- SMS can reach a wide portion of a population because SMS can reach mobile phones at many price points
- Respondents are likely to engage because they can participate from anywhere when it is convenient for them
- Limited to 160 characters per message
- Surveys should not take participants more than 15 minutes to complete
- Requires literacy for participants to be able to read and respond to messages
CATI (computer assisted telephone interviewing)
CATI surveys are administered through call center interviewers. Also known as “live calling,” CATI is another mode of remote data collection. Compared to SMS surveys, live calling questionnaires can be longer and each question is not limited to 160 characters, which is beneficial because the resulting data can be more in-depth than in other methods like SMS.
Although live calling surveys have a higher associated cost than SMS surveys, the conversational nature of CATI surveying allows for a mix of quantitative and qualitative data to be collected. Additionally, there is no reading required by the respondent for CATI surveys so this is a great mode of research collection for populations with low literacy rates.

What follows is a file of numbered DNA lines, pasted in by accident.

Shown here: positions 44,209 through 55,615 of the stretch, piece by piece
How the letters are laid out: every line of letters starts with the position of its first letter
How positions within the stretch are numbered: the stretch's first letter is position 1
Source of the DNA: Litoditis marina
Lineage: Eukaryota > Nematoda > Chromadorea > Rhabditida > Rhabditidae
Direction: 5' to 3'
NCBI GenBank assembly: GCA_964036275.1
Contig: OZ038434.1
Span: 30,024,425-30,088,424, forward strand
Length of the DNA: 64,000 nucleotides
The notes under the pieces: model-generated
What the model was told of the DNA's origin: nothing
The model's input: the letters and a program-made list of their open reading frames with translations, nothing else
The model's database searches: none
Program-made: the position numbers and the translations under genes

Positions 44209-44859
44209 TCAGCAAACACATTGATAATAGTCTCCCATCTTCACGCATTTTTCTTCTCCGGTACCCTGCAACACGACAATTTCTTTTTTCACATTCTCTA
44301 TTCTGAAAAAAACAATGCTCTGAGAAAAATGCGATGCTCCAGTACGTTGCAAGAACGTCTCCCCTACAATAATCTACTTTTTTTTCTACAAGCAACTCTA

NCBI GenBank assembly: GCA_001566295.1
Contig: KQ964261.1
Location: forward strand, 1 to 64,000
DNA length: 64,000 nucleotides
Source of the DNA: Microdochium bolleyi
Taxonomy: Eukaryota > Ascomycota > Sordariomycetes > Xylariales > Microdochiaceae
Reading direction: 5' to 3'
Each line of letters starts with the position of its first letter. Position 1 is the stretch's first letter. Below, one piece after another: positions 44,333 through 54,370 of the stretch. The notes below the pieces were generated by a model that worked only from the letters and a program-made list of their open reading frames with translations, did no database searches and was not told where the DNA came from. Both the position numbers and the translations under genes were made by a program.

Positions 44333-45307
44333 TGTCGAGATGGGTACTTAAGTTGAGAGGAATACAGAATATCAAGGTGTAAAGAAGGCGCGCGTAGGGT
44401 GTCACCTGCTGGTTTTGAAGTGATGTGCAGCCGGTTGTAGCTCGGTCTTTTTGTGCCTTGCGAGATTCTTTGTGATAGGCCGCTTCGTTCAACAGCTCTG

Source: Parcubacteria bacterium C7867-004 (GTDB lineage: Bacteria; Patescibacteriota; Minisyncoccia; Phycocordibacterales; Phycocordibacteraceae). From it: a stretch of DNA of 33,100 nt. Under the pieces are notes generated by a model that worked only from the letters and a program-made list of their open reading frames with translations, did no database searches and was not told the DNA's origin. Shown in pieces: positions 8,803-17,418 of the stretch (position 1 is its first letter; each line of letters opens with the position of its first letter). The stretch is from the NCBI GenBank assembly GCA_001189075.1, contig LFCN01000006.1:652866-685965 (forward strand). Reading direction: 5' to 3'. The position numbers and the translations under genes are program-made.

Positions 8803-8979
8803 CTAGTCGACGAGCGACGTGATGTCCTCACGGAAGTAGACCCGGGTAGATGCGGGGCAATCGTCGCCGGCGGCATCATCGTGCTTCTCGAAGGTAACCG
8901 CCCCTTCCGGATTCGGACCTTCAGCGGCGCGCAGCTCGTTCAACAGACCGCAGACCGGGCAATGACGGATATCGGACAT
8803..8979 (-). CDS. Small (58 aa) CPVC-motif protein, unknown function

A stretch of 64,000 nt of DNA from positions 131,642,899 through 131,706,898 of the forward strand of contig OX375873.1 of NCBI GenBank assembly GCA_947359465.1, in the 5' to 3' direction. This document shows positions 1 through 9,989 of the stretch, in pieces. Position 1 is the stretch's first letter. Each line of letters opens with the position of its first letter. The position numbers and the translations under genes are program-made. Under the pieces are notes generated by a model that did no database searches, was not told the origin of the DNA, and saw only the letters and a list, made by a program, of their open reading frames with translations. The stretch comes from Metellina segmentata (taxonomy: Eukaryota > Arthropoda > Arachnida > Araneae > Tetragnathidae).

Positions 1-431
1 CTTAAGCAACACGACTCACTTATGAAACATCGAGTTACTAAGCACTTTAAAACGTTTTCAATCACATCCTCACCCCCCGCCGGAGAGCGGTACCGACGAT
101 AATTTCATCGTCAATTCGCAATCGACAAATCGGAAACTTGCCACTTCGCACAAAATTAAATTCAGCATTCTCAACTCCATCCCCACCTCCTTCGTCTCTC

- Can reach a wide range of people in different social classes
- Requires training of the telephone interviewer
IVR (interactive voice response)
IVR surveys are another mode of remote survey data collection. This technique entails using pre-recorded voice bites that are initiated via phone calls. IVR survey participants key-in responses using their device’s dial pad.
- Useful for reaching illiterate populations
- Can reach a wide range of people in different social classes
- Takes longer from beginning to end than other modes
Should be kept short to avoid participants dropping off before completion of the questionnaire
The mobile-web survey technique can be dispatched through a few different channels. The technique that GeoPoll uses most often combines SMS and web-based surveying. In order to collect data through this mode, an SMS text is blasted to potential respondents. The users who receive survey invitations are directed to a webpage where they opt-in to complete the survey.
There are two other ways to dispatch mobile web surveys—through email and through advertisements. SMS, email, and advertising are each tools used to accomplish the same goal, which is to drive potential participants to follow a link to an internet survey and then, hopefully, complete that survey.
- The advantages of the mobile-web method surround increased capabilities
- Users can receive pictures and videos
- Surveys are not limited to 160 characters per question
- Inexpensive to conduct
- Reaches higher socioeconomic classes because it requires users to have Internet connectivity via mobile or a data plan